Google Admits "Data is the Intel Inside"

That least-understood principle from my original Web 2.0 manifesto, “Data is the Intel Inside,” is finally coming out of the closet. A post on the Google Operating System Blog entitled Google is Really About Large Amounts of Data notes that in an interview at the Web 2.0 Summit in October, Marissa Mayer, Google’s VP of Search Products and User Experience, “confessed that having access to large amounts of data is in many instances more important than creating great algorithms.”

Right now Google is really good with keywords, and that’s a limitation we think the search engine should be able to overcome with time. People should be able to ask questions, and we should understand their meaning, or they should be able to talk about things at a conceptual level. We see a lot of concept-based questions — not about what words will appear on the page but more like “what is this about?” A lot of people will turn to things like the semantic Web as a possible answer to that. But what we’re seeing actually is that with a lot of data, you ultimately see things that seem intelligent even though they’re done through brute force.

When you type in “GM” into Google, we know it’s “General Motors.” If you type in “GM foods” we answer with “genetically modified foods.” Because we’re processing so much data, we have a lot of context around things like acronyms. Suddenly, the search engine seems smart like it achieved that semantic understanding, but it hasn’t really.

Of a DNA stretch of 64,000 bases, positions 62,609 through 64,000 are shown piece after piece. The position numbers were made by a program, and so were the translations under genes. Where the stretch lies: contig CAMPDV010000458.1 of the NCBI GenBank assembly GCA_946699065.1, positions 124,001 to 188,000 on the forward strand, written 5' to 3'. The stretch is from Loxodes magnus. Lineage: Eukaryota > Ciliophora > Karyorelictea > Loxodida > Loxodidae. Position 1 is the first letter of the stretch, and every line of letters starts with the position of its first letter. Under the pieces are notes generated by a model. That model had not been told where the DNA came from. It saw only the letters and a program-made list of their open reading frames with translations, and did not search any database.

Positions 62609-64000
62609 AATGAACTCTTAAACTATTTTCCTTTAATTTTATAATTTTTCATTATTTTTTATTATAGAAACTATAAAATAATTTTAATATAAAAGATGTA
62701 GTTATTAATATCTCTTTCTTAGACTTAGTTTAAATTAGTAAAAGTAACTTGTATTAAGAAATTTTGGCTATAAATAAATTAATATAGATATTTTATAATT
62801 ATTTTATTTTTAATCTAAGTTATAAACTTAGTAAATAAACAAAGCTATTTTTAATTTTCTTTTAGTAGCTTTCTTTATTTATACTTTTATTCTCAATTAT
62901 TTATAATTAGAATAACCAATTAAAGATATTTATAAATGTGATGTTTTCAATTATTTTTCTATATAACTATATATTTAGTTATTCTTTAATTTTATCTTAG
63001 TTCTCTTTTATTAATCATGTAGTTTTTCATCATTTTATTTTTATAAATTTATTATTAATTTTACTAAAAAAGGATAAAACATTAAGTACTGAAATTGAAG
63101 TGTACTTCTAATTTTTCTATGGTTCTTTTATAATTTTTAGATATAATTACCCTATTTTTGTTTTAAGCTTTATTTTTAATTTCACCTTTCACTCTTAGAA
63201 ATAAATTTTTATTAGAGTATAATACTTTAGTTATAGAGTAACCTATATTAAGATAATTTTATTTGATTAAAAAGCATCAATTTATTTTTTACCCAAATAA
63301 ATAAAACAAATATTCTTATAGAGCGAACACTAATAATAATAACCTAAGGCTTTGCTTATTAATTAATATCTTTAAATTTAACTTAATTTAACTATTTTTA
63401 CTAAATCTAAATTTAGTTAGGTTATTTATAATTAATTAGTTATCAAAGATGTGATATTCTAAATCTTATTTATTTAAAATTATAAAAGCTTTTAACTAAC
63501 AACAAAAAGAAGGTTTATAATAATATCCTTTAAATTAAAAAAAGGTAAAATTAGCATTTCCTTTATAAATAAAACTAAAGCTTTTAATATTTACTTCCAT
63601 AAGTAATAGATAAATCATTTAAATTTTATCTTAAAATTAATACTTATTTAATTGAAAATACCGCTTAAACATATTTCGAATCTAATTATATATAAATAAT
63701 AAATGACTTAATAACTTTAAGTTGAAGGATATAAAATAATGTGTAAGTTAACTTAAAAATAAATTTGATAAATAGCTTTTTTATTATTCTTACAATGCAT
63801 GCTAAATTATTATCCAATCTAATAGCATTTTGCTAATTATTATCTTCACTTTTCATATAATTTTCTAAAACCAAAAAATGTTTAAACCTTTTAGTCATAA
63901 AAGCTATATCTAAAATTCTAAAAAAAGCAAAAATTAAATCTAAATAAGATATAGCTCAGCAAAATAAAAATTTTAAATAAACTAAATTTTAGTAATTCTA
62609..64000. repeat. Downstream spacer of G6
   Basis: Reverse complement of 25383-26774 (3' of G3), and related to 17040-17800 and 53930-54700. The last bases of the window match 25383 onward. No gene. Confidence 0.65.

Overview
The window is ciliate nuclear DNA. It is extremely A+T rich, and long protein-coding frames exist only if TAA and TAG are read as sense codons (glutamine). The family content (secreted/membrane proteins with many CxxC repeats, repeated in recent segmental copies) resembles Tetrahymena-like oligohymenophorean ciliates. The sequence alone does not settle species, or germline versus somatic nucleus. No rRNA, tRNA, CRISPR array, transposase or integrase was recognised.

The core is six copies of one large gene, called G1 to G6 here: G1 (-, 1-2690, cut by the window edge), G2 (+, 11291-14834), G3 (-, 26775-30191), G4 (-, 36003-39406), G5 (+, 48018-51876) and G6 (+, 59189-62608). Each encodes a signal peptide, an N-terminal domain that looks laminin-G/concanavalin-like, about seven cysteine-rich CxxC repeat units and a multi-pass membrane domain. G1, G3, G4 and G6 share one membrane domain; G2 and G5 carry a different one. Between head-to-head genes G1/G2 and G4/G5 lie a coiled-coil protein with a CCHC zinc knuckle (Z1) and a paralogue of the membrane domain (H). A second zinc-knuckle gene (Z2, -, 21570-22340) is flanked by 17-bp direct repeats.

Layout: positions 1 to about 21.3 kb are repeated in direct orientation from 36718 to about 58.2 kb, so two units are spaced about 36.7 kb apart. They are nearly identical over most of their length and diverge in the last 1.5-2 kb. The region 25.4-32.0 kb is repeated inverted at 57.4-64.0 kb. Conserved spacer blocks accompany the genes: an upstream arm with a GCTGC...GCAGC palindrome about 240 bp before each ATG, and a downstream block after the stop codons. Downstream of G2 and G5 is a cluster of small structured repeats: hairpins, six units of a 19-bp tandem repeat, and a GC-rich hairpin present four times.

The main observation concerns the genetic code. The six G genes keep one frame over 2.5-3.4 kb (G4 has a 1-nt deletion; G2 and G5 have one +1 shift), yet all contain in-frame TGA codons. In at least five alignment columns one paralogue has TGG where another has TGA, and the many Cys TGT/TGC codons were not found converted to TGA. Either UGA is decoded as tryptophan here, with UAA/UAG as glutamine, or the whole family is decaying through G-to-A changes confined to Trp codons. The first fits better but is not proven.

(Sounds like she’s very much in my camp on the Web 2.0 vs. semantic web debate.)

In particular, Marissa admitted that the reason for offering free 411 service was to get phoneme data for speech recognition algorithms. You heard it first on Radar. What’s also interesting, though, was her note on why they want better speech recognition algorithms right now: to improve video search. There’s an interesting principle here, namely that the obvious applications for a technology (e.g. transcription or speech recognition interfaces) aren’t necessarily the ones that will have the biggest impact. This is a great reason why companies like Google are increasing their data collection of all kinds (and their basic research into algorithms for using that data). As the applications become apparent, the data will be valuable in new ways, and the company with the most data wins.